“I was in a staff meeting one time and we were having some problems at quarterback with [Matt] Knizner, and someone recommended ‘what about Darren Roberts?'” Paknis recalled during an appearance on WFAN. “[Roberts] was an All-State quarterback from New Jersey. And Coach [Paterno] just said we’re not ready for a black quarterback.

“And we had Ron Dickerson in the room who was an assistant, and he just went ballistic. And I always thought was pretty cool that he stood up to Joe. But Randall Cunningham was the starting quarterback at the time for the Eagles. But Darren never got a chance for us — I don’t know why — but that was stated in the room.”

On his personal blog, Paknis said of Paterno “He was the consummate bully and control freak who banished players and their potential careers when they did not buy into Joe’s persona.”

Not buying into the Penn State way is a big part of the reason why Paknis left the program. Paterno eventually had black quarterbacks later in his career. Wally Richardson played quarterback in 1995, and Rashard Casey, Michael Robinson and Darryl Clark came later. But if Joe Paterno wasn’t willing to do the right thing back then — play a quarterback regardless of their race — what makes you think he’d be doing the right thing now?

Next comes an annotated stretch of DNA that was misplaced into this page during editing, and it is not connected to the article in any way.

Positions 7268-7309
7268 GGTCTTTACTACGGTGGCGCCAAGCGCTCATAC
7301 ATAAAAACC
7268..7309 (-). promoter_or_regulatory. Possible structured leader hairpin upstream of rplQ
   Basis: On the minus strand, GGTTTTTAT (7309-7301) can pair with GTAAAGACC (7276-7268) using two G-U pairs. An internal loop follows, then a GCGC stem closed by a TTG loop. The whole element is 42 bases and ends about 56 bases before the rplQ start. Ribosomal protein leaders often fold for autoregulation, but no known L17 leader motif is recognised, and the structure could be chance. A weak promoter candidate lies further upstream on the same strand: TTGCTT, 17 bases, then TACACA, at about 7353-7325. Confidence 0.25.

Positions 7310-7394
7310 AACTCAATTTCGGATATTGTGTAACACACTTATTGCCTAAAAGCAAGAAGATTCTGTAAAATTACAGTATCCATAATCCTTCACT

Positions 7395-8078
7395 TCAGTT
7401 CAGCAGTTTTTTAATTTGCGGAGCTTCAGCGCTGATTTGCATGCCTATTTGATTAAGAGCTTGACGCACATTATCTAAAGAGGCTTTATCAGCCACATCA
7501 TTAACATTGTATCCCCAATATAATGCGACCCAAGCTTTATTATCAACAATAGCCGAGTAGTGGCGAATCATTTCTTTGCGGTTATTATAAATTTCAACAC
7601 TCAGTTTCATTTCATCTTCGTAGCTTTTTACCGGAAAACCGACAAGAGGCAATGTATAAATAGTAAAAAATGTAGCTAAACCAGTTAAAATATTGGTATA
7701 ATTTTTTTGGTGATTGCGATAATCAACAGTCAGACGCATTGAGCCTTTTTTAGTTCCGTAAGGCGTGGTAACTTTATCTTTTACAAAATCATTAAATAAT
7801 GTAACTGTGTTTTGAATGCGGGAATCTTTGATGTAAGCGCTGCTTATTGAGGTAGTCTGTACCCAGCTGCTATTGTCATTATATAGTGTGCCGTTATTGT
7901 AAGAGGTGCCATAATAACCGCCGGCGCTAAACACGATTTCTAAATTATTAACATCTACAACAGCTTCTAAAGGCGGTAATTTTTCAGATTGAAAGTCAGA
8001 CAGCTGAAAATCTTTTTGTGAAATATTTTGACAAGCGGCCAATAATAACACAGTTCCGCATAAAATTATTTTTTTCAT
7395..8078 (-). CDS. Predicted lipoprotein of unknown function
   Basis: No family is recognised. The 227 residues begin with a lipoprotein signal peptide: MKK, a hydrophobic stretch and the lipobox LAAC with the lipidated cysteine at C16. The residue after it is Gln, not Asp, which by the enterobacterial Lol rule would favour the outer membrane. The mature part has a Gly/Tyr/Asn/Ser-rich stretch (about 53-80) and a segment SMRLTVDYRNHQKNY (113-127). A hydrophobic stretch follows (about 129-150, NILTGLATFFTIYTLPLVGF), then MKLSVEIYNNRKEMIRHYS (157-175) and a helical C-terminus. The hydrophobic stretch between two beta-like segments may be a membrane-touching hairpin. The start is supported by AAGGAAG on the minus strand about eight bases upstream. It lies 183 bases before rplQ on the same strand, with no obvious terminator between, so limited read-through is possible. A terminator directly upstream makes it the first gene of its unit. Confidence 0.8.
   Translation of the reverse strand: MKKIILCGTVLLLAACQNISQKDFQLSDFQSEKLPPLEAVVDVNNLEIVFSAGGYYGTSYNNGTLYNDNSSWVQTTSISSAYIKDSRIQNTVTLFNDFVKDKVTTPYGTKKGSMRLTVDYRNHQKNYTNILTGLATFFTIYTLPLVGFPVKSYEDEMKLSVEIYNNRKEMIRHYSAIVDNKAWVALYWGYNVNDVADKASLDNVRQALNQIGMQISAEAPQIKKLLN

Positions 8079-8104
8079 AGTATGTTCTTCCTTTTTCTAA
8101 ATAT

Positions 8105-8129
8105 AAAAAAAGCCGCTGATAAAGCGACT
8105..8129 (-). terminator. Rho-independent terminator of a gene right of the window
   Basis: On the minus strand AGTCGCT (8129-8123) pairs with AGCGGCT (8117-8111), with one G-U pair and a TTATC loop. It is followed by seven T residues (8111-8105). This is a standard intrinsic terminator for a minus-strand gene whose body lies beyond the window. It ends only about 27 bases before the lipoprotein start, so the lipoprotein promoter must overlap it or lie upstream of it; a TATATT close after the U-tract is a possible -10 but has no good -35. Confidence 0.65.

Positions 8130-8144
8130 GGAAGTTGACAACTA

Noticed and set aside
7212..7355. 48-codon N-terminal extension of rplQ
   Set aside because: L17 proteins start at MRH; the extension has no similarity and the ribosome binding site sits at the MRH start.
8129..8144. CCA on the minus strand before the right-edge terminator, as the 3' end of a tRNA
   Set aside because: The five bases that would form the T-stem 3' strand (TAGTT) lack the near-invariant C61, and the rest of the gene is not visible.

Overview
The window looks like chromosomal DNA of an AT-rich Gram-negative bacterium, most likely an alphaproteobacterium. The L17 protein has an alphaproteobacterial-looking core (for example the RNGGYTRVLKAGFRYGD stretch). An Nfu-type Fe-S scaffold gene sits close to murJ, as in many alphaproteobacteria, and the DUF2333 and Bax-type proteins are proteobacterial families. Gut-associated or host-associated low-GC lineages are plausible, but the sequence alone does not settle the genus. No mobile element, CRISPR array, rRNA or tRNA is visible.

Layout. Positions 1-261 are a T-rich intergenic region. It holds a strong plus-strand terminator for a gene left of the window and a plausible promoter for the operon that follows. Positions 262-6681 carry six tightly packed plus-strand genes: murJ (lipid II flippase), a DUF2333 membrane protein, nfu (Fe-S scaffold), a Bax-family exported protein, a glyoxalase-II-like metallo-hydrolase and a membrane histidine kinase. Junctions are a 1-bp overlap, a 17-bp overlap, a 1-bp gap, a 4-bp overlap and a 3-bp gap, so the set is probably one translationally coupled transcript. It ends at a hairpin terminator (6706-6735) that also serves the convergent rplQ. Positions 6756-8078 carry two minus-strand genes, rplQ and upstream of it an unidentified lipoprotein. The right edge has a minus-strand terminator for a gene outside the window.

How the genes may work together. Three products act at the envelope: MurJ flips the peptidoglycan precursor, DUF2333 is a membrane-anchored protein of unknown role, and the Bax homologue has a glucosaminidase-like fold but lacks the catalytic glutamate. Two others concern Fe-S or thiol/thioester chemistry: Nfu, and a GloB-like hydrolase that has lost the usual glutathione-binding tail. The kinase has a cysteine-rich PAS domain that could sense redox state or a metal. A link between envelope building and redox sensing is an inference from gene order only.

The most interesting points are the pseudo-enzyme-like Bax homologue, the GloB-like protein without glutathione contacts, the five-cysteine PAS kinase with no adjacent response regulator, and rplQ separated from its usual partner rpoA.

UPDATE: As someone points out in the comments, Penn State briefly had a black quarterback in 1970. His name was Mike Cooper. It doesn’t mean what Paknis says is false, but it shows they did have a black quarterback in 1970. Perhaps Paterno felt the community was not ready for a black quarterback in 1987 or 1988.

H/T Deadspin, Sports Radio Interviews

More on the Penn State Scandal:
Joe Paterno Turned Down the Steelers Head Coaching Job in 1969
Joe Paterno sold house to wife for $1 to protect his assets?

Did Joe Paterno Sell His House to His Wife for $1 to Avoid Civil Lawsuits?

As more information from the Penn State scandal leaks out, I’m sure we will be uncovering plenty more pieces of shady information like this one. Joe Paterno and his wife bought a home near the Penn State campus for $58,000 in 1969. According to court documents filed in Centre County, Penn. that were uncovered by the New York Times, the house is now valued at $594,484.40. Paterno and his wife, Suzanne, had joint ownership of the home until recently.  Now that’s what I call a solid investment.